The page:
September 2016
Volume 57, Issue 12
Open Access
ARVO Annual Meeting Abstract  |   September 2016
Evaluation of the proliferative capacity of canine retinal pigment epithelial cells harvested from different regions of the fundus.
Author Affiliations & Notes
  • Freya M Mowat
    Clinical Sciences, North Carolina State University, Raleigh, North Carolina, United States
  • Jonathan Hash
    Clinical Sciences, North Carolina State University, Raleigh, North Carolina, United States
  • Philip Mzyk
    Molecular Biomedical Sciences, North Carolina State University, Raleigh, North Carolina, United States
  • Jill Harned
    Molecular Biomedical Sciences, North Carolina State University, Raleigh, North Carolina, United States
  • Steven Nagar
    Molecular Biomedical Sciences, North Carolina State University, Raleigh, North Carolina, United States
  • Mary Christine McGahan
    Molecular Biomedical Sciences, North Carolina State University, Raleigh, North Carolina, United States
  • Footnotes
    Commercial Relationships   Freya Mowat, None; Jonathan Hash, None; Philip Mzyk, None; Jill Harned, None; Steven Nagar, None; Mary McGahan, None
  • Footnotes
    Support  None
Investigative Ophthalmology & Visual Science September 2016, Vol.57, 262. doi:
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      Freya M Mowat, Jonathan Hash, Philip Mzyk, Jill Harned, Steven Nagar, Mary Christine McGahan; Evaluation of the proliferative capacity of canine retinal pigment epithelial cells harvested from different regions of the fundus.. Invest. Ophthalmol. Vis. Sci. 2016;57(12):262.

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      © ARVO (1962-2015); The Authors (2016-present)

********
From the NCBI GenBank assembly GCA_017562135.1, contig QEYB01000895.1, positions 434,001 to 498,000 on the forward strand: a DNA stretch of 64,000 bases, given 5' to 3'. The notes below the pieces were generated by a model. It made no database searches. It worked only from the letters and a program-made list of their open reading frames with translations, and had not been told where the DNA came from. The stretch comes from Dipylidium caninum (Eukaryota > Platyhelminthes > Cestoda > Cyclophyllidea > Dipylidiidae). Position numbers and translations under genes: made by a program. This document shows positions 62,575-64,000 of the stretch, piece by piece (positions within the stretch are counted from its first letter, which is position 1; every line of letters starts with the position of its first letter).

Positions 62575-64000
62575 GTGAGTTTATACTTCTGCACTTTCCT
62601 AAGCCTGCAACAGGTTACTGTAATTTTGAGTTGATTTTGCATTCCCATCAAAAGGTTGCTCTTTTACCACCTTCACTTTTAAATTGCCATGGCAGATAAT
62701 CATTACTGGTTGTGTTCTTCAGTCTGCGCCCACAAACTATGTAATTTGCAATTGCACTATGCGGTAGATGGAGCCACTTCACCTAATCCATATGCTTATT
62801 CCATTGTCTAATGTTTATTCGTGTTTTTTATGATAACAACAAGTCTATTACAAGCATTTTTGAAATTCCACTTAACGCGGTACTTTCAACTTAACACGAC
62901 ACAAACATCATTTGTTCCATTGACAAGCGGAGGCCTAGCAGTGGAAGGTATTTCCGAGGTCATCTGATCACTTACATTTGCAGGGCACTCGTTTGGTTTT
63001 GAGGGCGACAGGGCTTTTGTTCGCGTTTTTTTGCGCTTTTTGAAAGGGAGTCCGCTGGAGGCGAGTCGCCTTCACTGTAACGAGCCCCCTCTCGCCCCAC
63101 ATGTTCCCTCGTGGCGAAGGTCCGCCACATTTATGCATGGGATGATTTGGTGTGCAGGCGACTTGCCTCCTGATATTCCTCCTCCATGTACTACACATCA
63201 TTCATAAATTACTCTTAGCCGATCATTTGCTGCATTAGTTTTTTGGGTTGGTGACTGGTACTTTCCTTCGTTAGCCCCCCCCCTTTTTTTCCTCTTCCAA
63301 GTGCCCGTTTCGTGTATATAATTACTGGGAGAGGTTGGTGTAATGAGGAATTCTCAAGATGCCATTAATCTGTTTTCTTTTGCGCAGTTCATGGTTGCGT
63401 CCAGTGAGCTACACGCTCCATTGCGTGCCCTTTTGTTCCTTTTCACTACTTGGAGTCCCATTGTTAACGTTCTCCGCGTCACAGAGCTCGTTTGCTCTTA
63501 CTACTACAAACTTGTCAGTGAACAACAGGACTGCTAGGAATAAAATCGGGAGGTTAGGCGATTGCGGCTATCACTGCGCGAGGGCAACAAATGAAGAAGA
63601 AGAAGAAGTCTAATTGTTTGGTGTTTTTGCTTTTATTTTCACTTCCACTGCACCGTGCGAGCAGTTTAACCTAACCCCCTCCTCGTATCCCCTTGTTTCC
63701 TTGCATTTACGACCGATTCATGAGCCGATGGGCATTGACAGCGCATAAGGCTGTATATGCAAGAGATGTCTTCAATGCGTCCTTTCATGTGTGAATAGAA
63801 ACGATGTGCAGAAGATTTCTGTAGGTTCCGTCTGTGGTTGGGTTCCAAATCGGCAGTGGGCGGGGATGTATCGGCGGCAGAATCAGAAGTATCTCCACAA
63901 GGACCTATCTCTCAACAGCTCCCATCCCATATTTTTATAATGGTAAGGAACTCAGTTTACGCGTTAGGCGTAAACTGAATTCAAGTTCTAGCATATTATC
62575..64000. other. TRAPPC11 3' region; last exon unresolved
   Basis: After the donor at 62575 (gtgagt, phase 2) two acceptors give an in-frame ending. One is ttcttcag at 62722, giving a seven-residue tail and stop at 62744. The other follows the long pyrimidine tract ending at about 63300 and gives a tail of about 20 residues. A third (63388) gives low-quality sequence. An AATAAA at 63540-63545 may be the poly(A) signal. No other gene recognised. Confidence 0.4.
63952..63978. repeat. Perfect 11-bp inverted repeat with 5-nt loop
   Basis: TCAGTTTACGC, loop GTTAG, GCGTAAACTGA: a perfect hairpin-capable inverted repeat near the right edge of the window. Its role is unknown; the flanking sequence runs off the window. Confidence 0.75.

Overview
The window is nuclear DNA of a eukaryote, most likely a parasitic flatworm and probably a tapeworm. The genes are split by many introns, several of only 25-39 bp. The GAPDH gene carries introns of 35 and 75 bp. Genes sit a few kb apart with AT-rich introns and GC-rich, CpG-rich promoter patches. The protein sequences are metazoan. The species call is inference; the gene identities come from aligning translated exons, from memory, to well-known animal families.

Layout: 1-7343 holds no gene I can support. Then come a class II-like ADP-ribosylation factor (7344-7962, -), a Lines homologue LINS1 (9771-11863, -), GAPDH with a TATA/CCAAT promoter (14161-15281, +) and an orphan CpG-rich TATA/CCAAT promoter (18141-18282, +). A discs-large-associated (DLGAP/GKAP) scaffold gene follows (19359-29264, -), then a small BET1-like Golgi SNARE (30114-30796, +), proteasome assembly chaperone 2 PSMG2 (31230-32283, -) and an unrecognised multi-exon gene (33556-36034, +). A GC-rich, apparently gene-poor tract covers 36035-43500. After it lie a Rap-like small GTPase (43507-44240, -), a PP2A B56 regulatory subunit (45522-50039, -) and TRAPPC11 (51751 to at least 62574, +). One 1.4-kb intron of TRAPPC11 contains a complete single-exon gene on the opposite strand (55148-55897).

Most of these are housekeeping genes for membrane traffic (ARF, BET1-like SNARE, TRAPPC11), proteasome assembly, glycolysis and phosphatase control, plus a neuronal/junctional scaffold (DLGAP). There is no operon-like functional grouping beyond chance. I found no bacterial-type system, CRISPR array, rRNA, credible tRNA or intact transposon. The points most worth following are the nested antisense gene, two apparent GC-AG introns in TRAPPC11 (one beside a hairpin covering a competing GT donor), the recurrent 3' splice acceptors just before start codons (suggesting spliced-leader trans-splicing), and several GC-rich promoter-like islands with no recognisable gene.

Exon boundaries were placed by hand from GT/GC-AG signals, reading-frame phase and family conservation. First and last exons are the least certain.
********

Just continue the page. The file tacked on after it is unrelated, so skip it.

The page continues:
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Abstract

Purpose : Regional susceptibility to disease of the foveomacular region is challenging to model in rodents due to the absence of a region of enhanced cone photoreceptor density in these species. The canine retina has a well-defined cone photoreceptor enriched region known as the area centralis. We tested the hypothesis that the canine central retinal pigment epithelium (RPE) is less capable of proliferation in response to stress in culture using an established tissue culture model.

Methods : We harvested RPE cells from young adult healthy mixed-breed dogs (n = 6 eyes) following humane euthanasia. Cells were harvested and separate low-density cultures were made from the RPE of the area centralis, nasal visual streak, superior peripheral retina and inferior peripheral retina. As cultures approached confluency, cells were fixed and immunocytochemistry for RPE65 and the cell proliferation marker Ki67 was performed. We quantified the number of Ki67 positive nuclei compared with all nuclei (DAPI nuclear counterstain). A repeated measures ANOVA with Bonferroni post-test was used to compare values from the area centralis with other regions of the eye.

Results : As expected, the RPE cells of the area centralis contained no observable melanosomes. Cells from all regions expressed RPE65, supporting an RPE cell-type. There was no significant difference in the density of the cells, at the time of initial culture (p = 0.27), or at the time of assay (p = 0.2). The area centralis region (6.1 ± 5.3% SEM) contained a significantly smaller proportion of proliferating cells than the superior peripheral retina (38.5 ± 9.1%, p <0.05).

Conclusions : Mature retinal pigment epithelium cells of the canine area centralis region have reduced capacity to proliferate. Our results are consistent with the hypothesis that the retinal pigment epithelium of the cone-rich canine area centralis remains in a more quiescent state. Regional cultures of dog retinal pigment epithelium could be used to further study the underlying causes of regional susceptibility to foveomacular disease involving the RPE.

This is an abstract that was submitted for the 2016 ARVO Annual Meeting, held in Seattle, Wash., May 1-5, 2016.

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